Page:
In India, Spreading A Green Gospel Among Pilgrims

November 21, 2011
By Corey Flintoff

The Golden Temple at Amritsar, India, doesn't look like an environmental pressure point. The gold-sheathed building gleams serenely as a jewel box in the midst of a broad reflecting pond. Music serenades pilgrims as they cross a causeway to reach the shrine.

Devout Sikhs from all over India and the world come to Amritsar by the tens of thousands every day — and therein lies the rub: The pilgrims eat, pray and love their shrine almost to death. Pilgrims add to a sizable carbon footprint in the northern Indian city, where a dense population and heavy industry already are degrading air and water quality.

Amritsar is by no means unusual. Travel groups, such as the World Tourism Organization, say more than 300 million people travel for religious purposes each year.

Some of the major holy cities have formed an environmental group — the Green Pilgrimage Network — to encourage environmentally friendly practices among religious travelers. They include Assisi in Italy, Jerusalem, various Shinto shrines in Japan, Lou Guan in China, and St. Albans in England.

Reducing The Carbon Footprint

Amritsar is a good example of the strains that religious devotion can put on a site.

At 4 a.m., the brightly lit courtyard of the Golden Temple is already pulsing with life. Thousands of pilgrims pray and sing as they wait for the daily ritual in which the holy book, the Guru Granth Sahib, is carried to the sanctuary.

The book, covered in rich cloth, is placed in a litter under a golden canopy and carried across a causeway, followed by devotees. Most of the men wear the carefully wrapped turbans and uncut beards that are the most familiar marks of their religion.

Sikhs stay in touch with their faith by visiting this and other holy sites as often as they can.

"Everyone has to be here, once a year, twice a year," says Ravneet Pal Singh, who works for the environmental group EcoSikh. "People come from all over the world, wherever we have Sikh communities. They come back to India, and the one place they surely will go is the Golden Temple."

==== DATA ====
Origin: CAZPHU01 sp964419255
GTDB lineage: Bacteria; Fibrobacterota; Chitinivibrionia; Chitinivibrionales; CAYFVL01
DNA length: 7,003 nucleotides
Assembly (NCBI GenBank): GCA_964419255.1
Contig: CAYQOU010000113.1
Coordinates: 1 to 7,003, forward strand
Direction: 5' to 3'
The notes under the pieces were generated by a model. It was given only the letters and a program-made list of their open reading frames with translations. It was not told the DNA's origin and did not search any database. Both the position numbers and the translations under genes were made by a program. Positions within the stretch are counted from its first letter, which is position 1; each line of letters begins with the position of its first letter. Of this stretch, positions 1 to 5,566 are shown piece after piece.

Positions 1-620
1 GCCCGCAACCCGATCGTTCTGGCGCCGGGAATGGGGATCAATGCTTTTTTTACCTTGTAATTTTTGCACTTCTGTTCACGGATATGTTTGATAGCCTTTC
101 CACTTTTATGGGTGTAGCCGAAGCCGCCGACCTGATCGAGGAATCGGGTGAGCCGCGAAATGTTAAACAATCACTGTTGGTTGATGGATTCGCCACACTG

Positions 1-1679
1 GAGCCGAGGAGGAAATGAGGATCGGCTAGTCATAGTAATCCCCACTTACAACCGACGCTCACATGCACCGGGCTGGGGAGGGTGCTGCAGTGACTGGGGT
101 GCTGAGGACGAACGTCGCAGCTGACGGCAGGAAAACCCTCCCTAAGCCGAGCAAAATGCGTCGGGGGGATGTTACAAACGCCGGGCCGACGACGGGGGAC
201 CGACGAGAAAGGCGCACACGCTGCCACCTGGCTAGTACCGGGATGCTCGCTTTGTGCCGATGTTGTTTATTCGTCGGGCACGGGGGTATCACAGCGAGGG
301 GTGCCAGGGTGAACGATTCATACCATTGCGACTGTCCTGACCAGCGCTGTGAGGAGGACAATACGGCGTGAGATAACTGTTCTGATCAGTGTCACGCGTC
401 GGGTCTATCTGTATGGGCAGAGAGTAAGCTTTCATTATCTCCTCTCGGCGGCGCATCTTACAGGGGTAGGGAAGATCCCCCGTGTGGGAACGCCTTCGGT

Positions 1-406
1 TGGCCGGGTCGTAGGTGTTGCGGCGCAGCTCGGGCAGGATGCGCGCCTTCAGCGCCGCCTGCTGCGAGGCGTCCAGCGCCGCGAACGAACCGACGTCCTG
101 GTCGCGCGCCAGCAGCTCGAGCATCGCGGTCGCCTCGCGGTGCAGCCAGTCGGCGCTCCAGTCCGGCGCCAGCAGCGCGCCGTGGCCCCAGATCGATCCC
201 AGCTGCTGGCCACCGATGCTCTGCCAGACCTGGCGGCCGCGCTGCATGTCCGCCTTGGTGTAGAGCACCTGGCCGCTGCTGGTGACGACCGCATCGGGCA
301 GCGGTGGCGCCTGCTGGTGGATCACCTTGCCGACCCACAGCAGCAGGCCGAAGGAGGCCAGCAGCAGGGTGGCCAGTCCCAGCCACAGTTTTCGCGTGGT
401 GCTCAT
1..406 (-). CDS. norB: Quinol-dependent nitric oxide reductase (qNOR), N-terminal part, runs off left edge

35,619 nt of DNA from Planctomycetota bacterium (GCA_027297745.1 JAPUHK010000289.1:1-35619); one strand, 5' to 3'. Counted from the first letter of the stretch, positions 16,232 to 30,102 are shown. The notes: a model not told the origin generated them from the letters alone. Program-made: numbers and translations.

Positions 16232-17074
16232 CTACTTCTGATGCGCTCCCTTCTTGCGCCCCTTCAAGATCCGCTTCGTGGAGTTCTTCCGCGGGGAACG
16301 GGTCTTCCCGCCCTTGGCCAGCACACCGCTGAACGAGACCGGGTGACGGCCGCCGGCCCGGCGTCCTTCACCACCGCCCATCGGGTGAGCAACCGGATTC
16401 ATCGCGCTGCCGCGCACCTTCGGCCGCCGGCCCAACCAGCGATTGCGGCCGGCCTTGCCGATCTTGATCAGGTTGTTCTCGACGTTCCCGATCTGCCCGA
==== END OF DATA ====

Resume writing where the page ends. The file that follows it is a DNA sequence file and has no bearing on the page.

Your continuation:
Singh says about 100,000 pilgrims and tourists visit Amritsar each day; the number triples on festivals and holy days.

"They come here, drink a lot of water and use all those facilities that you have to use when you travel to such a place," he says. "So we can change many things and reduce the carbon footprint a lot."

Solar Panels, Harvesting Rainwater

Singh is particularly fired up because he has just returned from a meeting of other representatives of the Green Pilgrim Cities Network in Assisi. He was part of a small delegation of city and temple officials who pledged to try to incorporate environmentally friendly practices in Amritsar.

Singh says the ideas for Amritsar include solar panels for the lighting system that keeps the temple gleaming throughout the night.

Other plans revolve around a core tenet of the Sikh religion that believers provide food for anyone who needs it.

At the Golden Temple's communal kitchen, volunteers prepare and serve about 85,000 meals each day. Singh is proud that the meals are served on stainless steel plates and bowls, so there's no plastic waste, but he says the temple wants to extend green practices to the cooking and cleaning. That will include installing solar water heaters for the scullery, where steel dishes clash like cymbals as hundreds of volunteers wash up.

Temple authorities also want to make better use of water, using sophisticated ways of harvesting rainwater.

Singh says the organizers hope to educate pilgrims by reminding them of the Earth-friendly messages that are already part of Sikh theology.

"The air is our master, water is our father, and this Earth is our great, great mother," he recites. "So this is [a] direct relation that the Sikh masters have given to us, and we should now reflect the way they taught us."

Singh says the Green Pilgrim Cities Network estimates that about 40 percent of the world's people make religious pilgrimages at some point in their lives.

That, he says, is a lot of people who are potentially ripe for Earth-friendly messages.